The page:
Tory MPs fear higher fares and poor services

CONSERVATIVE MPs representing London's commuter belt voiced deep concern yesterday that privatising British Rail could lead to higher fares and poor services for constituents unless subsidies continue at present levels.

Sir John Stanley, Tory MP for Tonbridge and Malling, said that he had been informed by Sir Bob Reid, chairman of BR, that fares would rise by 190 per cent in Network SouthEast if subsidies were ended and the government-set rate of return maintained.

Introducing the Railways Bill, John MacGregor, Secretary of State for Transport, told the Commons that subsidies would continue for socially necessary services, but, as Sir John and other MPs pointed out, he did not say at what level or for how long. The subsidy will go to franchisees of otherwise loss-making services to meet the charges of Railtrack, which will be separated from BR and made a government-owned company in April next year.

The Bill was given a Second Reading by 302 votes to 269 and will now be subject to detailed examination in committee. Robert Adley, Conservative chairman of the Transport select committee, and Sir John said that they could not vote for the measure.

Mr Adley condemned the Bill as a 'recipe for muddle, indecision and conflict' that was opposed by millions of rail-users and by those who managed the network and worked on it. The flaw was the proposed separation of responsibility for track and signalling from the operation of trains. 'We are breaking up a national railway system and replacing it with a vacuum,' he said.

Mr MacGregor was jeered by Opposition MPs when he detailed subsidies for private rail freight operators to try to switch traffic from road to rail. John Prescott, Labour's transport spokesman, said that he did not have to wait for completion of the legislation before bringing in the freight grants but had power to act immediately - a plea reinforced by Mr Adley and Sir David Mitchell, a former Tory rail minister.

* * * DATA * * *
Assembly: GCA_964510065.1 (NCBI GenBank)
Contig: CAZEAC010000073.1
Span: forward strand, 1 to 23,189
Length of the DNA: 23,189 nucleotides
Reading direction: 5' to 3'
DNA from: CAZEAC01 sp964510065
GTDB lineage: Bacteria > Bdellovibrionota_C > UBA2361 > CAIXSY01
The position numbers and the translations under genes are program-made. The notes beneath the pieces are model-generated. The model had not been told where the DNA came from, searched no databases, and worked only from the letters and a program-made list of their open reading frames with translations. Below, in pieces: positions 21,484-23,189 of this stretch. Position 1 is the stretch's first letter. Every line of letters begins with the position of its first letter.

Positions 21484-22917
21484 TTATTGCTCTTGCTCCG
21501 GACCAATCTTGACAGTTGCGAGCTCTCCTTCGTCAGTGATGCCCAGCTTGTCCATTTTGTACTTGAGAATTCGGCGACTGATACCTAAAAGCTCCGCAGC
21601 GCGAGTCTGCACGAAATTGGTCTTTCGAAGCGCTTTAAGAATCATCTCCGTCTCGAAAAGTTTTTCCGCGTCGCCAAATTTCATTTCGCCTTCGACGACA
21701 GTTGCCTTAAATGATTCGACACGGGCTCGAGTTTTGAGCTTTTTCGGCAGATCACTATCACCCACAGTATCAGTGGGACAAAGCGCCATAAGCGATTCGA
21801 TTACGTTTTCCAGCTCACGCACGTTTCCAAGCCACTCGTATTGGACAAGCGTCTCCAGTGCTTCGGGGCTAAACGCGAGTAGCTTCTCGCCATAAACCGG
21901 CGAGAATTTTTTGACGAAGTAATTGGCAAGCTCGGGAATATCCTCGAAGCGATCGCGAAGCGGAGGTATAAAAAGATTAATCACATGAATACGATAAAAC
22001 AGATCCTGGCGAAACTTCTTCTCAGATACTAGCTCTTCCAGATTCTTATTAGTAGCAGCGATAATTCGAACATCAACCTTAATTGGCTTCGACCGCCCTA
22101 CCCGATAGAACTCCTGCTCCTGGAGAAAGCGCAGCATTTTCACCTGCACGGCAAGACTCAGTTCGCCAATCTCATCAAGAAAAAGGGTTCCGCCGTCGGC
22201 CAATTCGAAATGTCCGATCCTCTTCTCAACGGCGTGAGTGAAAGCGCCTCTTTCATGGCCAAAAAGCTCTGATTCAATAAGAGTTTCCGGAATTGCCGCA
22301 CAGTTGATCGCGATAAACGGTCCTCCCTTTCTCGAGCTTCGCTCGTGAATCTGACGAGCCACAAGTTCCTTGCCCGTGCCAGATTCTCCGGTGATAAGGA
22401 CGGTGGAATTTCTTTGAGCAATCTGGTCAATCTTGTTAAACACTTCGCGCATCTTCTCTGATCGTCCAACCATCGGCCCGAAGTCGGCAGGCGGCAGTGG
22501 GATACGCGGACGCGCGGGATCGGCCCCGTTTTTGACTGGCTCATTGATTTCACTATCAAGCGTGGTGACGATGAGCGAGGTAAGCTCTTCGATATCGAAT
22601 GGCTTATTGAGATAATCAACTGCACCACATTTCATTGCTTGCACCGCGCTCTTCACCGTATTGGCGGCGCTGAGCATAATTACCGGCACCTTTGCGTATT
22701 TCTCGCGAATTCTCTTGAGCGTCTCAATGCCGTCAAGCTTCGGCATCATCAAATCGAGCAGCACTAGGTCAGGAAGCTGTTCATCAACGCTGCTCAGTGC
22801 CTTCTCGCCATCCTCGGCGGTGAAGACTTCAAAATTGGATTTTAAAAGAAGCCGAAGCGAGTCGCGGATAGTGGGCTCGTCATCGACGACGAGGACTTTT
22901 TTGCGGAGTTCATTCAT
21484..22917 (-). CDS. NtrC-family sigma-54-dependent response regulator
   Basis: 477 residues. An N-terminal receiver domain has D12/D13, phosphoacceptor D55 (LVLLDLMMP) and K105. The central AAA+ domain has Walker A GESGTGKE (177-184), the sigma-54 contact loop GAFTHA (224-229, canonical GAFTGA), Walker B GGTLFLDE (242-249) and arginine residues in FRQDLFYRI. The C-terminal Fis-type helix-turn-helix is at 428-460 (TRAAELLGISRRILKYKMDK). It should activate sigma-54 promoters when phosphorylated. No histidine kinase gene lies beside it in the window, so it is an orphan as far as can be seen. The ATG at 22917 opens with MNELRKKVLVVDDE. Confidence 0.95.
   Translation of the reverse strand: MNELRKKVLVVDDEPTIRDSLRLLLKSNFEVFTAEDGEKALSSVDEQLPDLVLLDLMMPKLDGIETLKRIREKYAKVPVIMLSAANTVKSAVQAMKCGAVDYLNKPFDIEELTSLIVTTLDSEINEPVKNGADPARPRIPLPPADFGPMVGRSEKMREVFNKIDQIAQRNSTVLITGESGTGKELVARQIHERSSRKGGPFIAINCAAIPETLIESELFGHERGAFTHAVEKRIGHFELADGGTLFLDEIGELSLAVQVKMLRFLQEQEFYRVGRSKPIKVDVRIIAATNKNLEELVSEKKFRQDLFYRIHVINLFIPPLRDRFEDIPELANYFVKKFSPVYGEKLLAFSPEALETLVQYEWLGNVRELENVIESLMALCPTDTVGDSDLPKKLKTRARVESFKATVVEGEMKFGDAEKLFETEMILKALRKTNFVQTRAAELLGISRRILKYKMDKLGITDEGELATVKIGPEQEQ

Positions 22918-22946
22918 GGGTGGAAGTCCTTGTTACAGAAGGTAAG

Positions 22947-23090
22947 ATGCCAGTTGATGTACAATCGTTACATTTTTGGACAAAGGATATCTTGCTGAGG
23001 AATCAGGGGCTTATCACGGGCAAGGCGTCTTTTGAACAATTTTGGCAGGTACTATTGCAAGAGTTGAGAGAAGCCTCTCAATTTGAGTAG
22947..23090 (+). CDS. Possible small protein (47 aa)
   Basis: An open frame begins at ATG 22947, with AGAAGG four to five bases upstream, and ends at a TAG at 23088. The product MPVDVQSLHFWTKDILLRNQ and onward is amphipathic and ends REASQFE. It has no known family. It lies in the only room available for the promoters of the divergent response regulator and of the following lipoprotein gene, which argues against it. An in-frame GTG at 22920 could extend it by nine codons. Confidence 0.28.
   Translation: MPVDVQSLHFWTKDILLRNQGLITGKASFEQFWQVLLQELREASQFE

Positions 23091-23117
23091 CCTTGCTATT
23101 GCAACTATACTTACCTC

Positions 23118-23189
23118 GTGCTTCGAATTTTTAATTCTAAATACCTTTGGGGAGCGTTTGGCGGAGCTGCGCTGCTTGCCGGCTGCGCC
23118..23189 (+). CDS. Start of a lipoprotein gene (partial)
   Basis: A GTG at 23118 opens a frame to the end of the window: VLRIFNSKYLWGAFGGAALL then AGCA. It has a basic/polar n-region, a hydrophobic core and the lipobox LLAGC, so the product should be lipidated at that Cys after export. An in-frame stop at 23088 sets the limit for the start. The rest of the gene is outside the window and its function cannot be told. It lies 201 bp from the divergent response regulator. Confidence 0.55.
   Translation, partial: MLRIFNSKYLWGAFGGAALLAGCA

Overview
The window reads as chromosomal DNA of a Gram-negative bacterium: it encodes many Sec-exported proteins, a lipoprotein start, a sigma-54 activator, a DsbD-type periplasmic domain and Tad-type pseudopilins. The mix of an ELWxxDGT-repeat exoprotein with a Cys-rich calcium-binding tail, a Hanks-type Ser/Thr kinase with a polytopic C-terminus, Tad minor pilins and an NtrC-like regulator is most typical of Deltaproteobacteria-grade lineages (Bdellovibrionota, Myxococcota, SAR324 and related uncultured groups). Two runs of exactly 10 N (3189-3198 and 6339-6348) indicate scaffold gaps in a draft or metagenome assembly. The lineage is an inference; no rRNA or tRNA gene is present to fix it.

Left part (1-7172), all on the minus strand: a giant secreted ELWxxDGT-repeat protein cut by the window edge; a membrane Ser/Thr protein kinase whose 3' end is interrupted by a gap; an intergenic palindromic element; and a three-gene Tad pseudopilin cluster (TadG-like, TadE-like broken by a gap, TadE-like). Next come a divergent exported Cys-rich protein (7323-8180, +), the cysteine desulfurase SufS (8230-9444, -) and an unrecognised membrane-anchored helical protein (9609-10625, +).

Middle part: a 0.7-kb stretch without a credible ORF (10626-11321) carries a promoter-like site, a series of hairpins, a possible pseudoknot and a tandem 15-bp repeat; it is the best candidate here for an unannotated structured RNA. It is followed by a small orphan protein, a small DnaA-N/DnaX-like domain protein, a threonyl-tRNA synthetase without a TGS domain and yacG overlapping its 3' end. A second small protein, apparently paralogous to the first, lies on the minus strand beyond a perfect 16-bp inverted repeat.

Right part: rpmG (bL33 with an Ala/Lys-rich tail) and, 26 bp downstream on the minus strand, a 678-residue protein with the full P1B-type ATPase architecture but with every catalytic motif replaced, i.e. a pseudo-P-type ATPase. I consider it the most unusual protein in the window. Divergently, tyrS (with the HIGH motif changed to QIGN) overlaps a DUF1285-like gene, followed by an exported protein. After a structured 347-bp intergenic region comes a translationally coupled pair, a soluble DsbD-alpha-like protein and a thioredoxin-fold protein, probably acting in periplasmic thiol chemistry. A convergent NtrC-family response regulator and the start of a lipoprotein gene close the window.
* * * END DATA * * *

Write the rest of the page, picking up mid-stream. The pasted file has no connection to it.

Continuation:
Mr Prescott described the Bill as 'a cherry-pickers' charter'. It would make the railways less safe. There would be less investment, branch lines could close and more traffic would switch to road. 'What we want is modernisation, not privatisation.'

Mr MacGregor said that in return for subsidies to run unprofitable services, franchisees would sign legally-binding contracts specifying the quality and frequency of services. 'I see no reason why fares should increase faster under the new system than they do under the present nationalised industry structure, and, in many cases, I believe that in fact they will be more flexible and will be reduced.

'There will be controls on railway operators' freedom to increase fares where they might otherwise be able to take advantage of significant market power to exploit passengers, for example on London commuter services.'

Pressed by Brian Wilson, a Labour transport spokesman, to guarantee the continuation of national network railcards for the elderly and for young people, Mr MacGregor said that there was no statutory obligation on BR to provide them but he believed it would be 'in the interests of franchisees to offer facilities of that sort'.

David Howell, MP for Guildford and a former Cabinet minister, questioned where the investment was going to come from to provide Network SouthEast commuters with a new and modernised infrastructure for the 21st century.

Mr MacGregor cited price benefit to consumers following privatisation of British Telecom, gas and electricity, but Sir John Stanley said that whenever the public sector body had suffered from under- investment, as was the case with the water industry and BR, 'the implication for fares have invariably been upwards'.

George Walden, Tory MP for Buckingham and a former minister, warned: 'Anyone can run a line; what we need is someone to run a railway.'

(Map omitted)

PROMOTED VIDEO
Have you tried new the Independent Digital Edition apps?
News
ebooksAn evocation of the conflict through the eyes of those who lived through it
Life and Style
techCould new invention save millions in healthcare bills?
Sport
David Moyes gets soaked
sport Moyes becomes latest manager to take part in the ALS challenge
Voices
A meteor streaks across the sky during the Perseid Meteor Shower at a wind farm near Bogdanci, south of Skopje, Macedonia, in the early hours of 13 August
voicesHagel and Dempsey were pure Hollywood. They only needed Tom Cruise, says Robert Fisk
News
peopleEnglishman managed quintessential Hollywood restaurant Chasen's
Life and Style
food + drinkHarrods launches gourmet food qualification for staff
Arts and Entertainment
Michael Flatley prepares to bid farewell to the West End stage
danceMichael Flatley hits West End for last time alongside Team GB World champion Alice Upcott
Life and Style
Horst P Horst mid-fashion shoot in New York, 1949
fashionFar-reaching retrospective to celebrate Horst P Horst's six decades of creativity
News